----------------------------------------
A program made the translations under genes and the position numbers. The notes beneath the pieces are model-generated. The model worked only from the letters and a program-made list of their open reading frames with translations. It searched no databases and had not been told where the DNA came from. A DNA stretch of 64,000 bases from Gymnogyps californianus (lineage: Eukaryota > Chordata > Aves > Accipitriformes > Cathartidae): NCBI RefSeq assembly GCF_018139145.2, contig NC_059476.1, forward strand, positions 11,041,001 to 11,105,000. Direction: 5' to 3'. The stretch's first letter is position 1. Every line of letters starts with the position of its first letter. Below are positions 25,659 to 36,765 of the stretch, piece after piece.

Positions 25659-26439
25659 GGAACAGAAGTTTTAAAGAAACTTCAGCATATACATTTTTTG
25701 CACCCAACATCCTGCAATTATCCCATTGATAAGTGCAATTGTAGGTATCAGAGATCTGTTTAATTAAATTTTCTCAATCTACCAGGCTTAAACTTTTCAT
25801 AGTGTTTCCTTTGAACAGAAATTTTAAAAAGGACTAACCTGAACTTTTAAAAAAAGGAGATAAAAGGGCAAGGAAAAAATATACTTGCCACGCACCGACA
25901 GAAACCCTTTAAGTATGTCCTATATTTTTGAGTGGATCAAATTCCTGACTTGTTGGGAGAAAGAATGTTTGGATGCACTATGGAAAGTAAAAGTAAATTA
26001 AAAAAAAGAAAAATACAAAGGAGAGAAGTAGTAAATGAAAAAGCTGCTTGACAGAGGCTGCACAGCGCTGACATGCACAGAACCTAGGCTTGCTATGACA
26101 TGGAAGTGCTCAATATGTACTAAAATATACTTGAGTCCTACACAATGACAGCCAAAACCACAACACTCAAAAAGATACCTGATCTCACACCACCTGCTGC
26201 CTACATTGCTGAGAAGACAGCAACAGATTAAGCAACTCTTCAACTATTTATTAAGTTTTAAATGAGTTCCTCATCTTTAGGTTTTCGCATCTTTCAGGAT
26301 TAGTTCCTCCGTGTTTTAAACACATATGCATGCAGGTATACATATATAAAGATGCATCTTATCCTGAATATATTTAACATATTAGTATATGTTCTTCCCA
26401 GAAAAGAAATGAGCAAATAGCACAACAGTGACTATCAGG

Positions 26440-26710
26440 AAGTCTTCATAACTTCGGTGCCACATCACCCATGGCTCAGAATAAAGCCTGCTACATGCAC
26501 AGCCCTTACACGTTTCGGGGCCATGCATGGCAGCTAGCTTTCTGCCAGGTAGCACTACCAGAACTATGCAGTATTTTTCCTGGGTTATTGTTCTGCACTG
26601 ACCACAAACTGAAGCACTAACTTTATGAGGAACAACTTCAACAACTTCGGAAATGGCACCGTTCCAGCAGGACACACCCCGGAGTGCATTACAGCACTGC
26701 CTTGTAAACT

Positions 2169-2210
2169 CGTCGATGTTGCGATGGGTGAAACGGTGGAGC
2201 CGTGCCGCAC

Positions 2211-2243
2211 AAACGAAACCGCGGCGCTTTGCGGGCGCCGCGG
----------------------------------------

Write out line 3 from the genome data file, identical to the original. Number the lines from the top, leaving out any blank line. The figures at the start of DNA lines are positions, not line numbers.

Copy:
25659 GGAACAGAAGTTTTAAAGAAACTTCAGCATATACATTTTTTG